Monday, November 28, 2005

Victory in Iraq

Barbara O'Brien has an interesting post on war over at Mahablog. She very cogently deconstructs the idea that the concept of "victory" applies to the kind of wars we've been fighting for the last 60 years.

Since World War II, how many wars have been fought on this planet that somebody, totally and finally, won? There’s the Chinese Civil War, which left the Communists in charge of all of China, and North Vietnam certainly won the Vietnam War, even if the U.S. never formally conceded that it lost. But of course Vietnam wasn't a formal war to begin with, which is part of the problem.

In the old days one nation would declare war on another nation, and then the two of them (and their allies) would pound the stuffing out of each other until one of them surrendered. Then treaties would be signed and the war would be declared over. In other words, there was a mutually agreed upon beginning and end to the war, and a mutually agreed upon result. That sort of thing doesn't seem to happen much any more, does it?

Instead, we have "police actions" and other military activies that aren't formally declared wars, and the enemy is not a nation but some amorphous entity with shifting territories, or no territories, and leadership as ephemeral as ghosts. Conflicts go on for years, for generations, with no apparent resolution. That seems to be the nature of war these days.

In our current war, even if some of the big names on the other side, like bin Laden or Zarqawi, were to formally capitulate and signal an end to conflict (which I can't imagine would ever happen), it wouldn't mean much. Neither of these guys were elected, notice. They're just guys who jumped in to lead at a time when people wanted leading. If they go, others will take their place, and the conflict will continue.

In a World War II-style conflict, armies conquered territories and destroyed enemy armies so that the enemy leaders would agree to surrender. And when the leaders surrendered, the soldiers (as a rule) would stop fighting and go home. These days we have enemies with no territory to conquer and leaders who lack authority to surrender. So how can there be an old-fashioned, VE Day victory? It's odd to even think in those terms any more, yet that seems to be what the pro-war Right wants.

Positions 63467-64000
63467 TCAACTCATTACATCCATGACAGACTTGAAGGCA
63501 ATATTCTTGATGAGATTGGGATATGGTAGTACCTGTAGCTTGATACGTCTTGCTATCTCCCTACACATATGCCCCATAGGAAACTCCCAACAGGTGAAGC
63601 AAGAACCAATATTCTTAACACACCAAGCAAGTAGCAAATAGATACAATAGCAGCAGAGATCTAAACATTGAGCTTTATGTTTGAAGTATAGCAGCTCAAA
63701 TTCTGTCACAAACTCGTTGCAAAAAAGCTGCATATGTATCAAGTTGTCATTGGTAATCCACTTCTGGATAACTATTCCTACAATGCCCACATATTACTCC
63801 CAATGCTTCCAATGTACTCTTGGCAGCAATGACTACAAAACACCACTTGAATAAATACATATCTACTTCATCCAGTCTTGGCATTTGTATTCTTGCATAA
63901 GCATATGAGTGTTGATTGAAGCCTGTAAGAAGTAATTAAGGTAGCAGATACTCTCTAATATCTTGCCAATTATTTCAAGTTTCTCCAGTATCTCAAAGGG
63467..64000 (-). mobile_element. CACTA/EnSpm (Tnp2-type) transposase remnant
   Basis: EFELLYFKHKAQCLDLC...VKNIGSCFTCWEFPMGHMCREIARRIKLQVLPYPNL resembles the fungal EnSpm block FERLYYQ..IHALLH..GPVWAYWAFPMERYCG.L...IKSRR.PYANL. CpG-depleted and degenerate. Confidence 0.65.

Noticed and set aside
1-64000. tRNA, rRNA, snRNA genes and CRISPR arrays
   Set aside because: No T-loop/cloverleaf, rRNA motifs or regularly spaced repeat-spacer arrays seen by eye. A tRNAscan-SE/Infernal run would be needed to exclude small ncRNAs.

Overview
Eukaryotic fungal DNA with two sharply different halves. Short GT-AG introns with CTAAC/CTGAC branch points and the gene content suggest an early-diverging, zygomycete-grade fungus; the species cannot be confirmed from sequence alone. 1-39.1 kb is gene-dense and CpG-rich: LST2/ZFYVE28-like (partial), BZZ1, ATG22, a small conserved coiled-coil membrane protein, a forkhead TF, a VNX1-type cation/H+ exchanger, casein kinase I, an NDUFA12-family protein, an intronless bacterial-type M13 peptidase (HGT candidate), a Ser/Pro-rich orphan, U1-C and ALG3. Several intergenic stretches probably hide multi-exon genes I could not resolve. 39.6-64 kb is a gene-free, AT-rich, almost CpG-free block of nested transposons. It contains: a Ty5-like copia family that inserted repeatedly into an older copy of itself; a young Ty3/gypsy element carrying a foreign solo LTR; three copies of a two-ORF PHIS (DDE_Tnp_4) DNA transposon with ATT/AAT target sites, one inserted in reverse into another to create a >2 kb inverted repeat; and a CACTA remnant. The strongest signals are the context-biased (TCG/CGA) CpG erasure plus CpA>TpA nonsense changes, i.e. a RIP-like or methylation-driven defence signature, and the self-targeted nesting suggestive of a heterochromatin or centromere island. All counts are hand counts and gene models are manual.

And, Lord knows, Bush intended to give it to them. That's what the flight suit victory prance was supposed to be. And, in a narrow sense, the enemy Bush set out to vanquish in mid-March 2003 was pretty much vanquished. But in the process we made new and worse enemies. And so the war continues, and there will be no mutually agreed upon end to it. Indeed, in the insurgents v. "coalition" war, as opposed to the jihadists v. "coalition" war, we really have reached a stalemate; the insurgents fight because we're there, and the U.S. stays because the insurgents are fighting us. And our true enemies, the jihadists, are more strengthened than weakened by our prosecution of the war. The very means we use to vanquish them -- bombs, checkpoints, white phosphorous, prisons -- give them and their cause energy and focus. Truly, the Iraq War is probably the best thing that ever happened to al Qaeda.

Bush talks about victory without explaining what victory will look like, which is something you have to explain these days. His job is made more difficult by the fact that the objectives presented to the American people before the invasion turned out to be more amorphous than al Qaeda. If you have no firm objectives, how do you know when you've accomplished them?

To apologists for war like Captain Ed, who denounce setting a timetable for withdrawal from Iraq and insist that "the only timetable that matters is victory," Barbara responds:

That sounds grand, and we could probably take all the time we wanted if we were having our war in our own country. But since we're having it in someone else's country, and they're fixin' to kick us out, it's about time to finish our drinks and find the car keys, so to speak.

Aptly put. But I think it's precisely because we're in someone else's country that people like Captain Ed feel we can take all the time we need to get to "victory." Except for the extremely small percentage of the U.S. population that is fighting in Iraq, no Americans are dying because of the war. No one is sacrificing anything in our country except those relatively few soldiers and their families. There are no kidnappings, summary executions, soldiers breaking into houses, roadside bombings, or suicide bombers in the United States. Not only that, but the war is extremely profitable for big business and high-priced consultants. I very much doubt that if the war were in our country, Captain Ed and others of his ilk would be quite so willing to say, "Hey, however long it takes."

1 comment:

Martin said...

"In the old days..."

You mean like the 100 years war or the War of the Roses or the World War of Europe parts I and II?

They really don't make them like they used to.